The Green Room asked Tim Bryars, expert in antiquarian and historical maps, books and atlases, to start a conversation on the history of 3D mapping of central London where it all began. Tim Bryars has appeared in BBC documentaries on mapping and mapping London.
The history of 3D mapping in general and the mapping ofLondon in particular.
I can well believe that the Silvermaze 3D map of the West End is a labour of love, just as it has been described on the Covent Garden Street Site. It’s clear and elegant, and best of all it gives a sense of the city as it really is.
We’re used to making a clear distinction between two-dimensional maps or plans (think A-Z) and views or pictures, but in actual fact the creators of the Silvermaze map are getting right back to the roots of map-making. Many of the earliest maps also try to convey a sense of place.
In the church of St John In Madaba, Jordan, is a truly stunning sixth-century mosaic map of the eastern Mediterranean world. One could be forgiven for assuming that the jumble of rooftops is pure artistic licence, but the major public buildings are in their real locations, and the shady colonnade lining the main street is just what we’d expect in a Roman city. The earliest known depiction of London is also Roman, and also in 3D.
A golden medallion struck in the late third century for Constantius I (father of Constantine the Great) shows London as a walled-city, with a female personification of London kneeling in the fore-ground in supplication and thanks for the deliverance of the city from the usurper Allectus. These are both well-known images, easily located on Wikipedia.
If we leap forward a millenium into the year of printing with moveable type, we find that the earliest printed maps of London were also three-dimensional ‘bird’s eye’ plans. The 1572 map used by Braun & Hogenberg to open their ground-breaking and monumental city atlas of the whole world (Civitates Orbis Terrarum) and the larger survey traditionally attributed to Agas were both directly derived from the ‘copperplate map’ completed in the late 1550’s. We don’t have the whole thing, we don’t even have a single printed example, but incredibly three of the original engraved copper plates have survived, enough to give us an impression of what the map was like. It was almost certainly made for German merchants of the Hanseatic League who wanted to curry favour with Bloody Mary, so although the buildings and details of daily life (such as the pegging out of linen in Spitalfields) give a tremendous sense of what sixteenth-century London was like, the map-makers have deliberately down-played the halls of their English rivals, the City Livery Companies. Never believe everything you see on a map! (The Silvermaze map aside, of course.)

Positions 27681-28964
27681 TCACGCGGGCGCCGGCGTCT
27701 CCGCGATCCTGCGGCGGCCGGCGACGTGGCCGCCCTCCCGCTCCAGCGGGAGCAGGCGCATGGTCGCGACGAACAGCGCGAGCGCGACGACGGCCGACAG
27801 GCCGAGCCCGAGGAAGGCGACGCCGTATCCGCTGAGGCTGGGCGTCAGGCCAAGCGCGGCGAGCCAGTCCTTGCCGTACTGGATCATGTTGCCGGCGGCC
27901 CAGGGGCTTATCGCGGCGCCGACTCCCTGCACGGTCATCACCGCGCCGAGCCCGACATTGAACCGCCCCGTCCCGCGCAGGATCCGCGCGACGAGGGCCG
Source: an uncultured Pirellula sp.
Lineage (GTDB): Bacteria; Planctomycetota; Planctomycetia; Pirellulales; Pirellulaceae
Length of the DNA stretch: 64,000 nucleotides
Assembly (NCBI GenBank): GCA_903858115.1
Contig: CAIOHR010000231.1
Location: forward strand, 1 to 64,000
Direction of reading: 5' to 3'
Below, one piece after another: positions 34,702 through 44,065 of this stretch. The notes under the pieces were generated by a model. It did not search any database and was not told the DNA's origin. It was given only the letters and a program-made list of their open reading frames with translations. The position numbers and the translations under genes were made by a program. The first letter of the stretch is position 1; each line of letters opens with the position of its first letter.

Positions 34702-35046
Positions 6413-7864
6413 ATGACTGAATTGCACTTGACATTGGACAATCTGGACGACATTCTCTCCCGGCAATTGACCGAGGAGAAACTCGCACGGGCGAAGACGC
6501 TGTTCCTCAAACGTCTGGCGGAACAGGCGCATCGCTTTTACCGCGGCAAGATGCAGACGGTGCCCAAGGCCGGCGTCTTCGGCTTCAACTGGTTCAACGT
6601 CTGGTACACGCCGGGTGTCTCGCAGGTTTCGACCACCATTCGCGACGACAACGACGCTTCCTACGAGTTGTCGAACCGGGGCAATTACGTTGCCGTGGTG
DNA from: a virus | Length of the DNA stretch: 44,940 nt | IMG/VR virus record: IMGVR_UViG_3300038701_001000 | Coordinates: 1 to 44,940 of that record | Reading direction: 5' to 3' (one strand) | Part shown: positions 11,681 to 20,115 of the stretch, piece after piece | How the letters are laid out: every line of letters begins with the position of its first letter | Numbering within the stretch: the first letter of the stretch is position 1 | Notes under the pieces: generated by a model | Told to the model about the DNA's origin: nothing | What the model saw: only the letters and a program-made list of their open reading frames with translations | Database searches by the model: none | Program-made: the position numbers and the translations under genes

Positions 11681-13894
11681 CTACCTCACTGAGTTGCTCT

In theory, the main difference between a map and a view is that a map can be used to navigate by, with streets or other landmarks clearly labelled. There are plenty of examples of 2D maps where, as an aid to visualisation, the map-maker includes vignettes of general views or public buildings. However, now and again they try to bridge the gap more creatively.
The greatest Victorian carto-view of London, for my money, is John Henry Banks’ Balloon View, published to mark the Great Exhibition in 1851 and showing the Crystal Palace in its original Hyde Park location. Finely engraved on a monumental scale, it’s the closest forerunner of the Silvermaze map that springs to mind, although the pictorial plans issued with the ABC London guides at the turn of the twentieth-century are also contenders. Similar maps were published by the Geographers’ Map Co. Ltd. right into the early post-war period. One’s eye is drawn at once to the sharply-defined blank space, marked as the approximate area destroyed by enemy action 1940-41 and covering a third of the City. On the ground one would have been confronted with a blitzed wilderness of ragwort-choked bomb sites; wooden signposts the only (and essential) clues to the line of ancient streets.
I couldn’t finish without mentioning MacDonald Gill’s London Wonderland map, commissioned by London Underground in 1913. Though whimsical and chaotic, with a serpent in the Serpentine and historical figures (such as antiquary John Stowe) mingling with Londoners of Gill’s own era, it’s still undeniably a three dimensional representation of London. One could argue that it inspired a whole host of other artists. For example, L.G. Bullock’s Children’s Map of London (sold in aid of Great Ormond Street hospital from the late 1930s onwards) carries strong echoes of Gill’s work, both in the calligraphy and in the blending of the fantastic (nursery rhyme characters and Old Father Thames) and the everyday.
The mapping of London has challenged and inspired generations of cartographers. Choosing how to depict the city is the all important first step, and as you can see 3D mapping has a long and honourable history. My guess is that the Silvermaze map will be regarded as a fascinating representation of early 21st century London by future generations, and I derived a great deal of pleasure from it in the here and now.
Tim Bryars Ltd
8 Cecil Court
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Braun Hogenburg old London
Banks Balloon map of London
Detail of Banks Balloon View
Childrens map of London 1939
Pictorial map of London 1945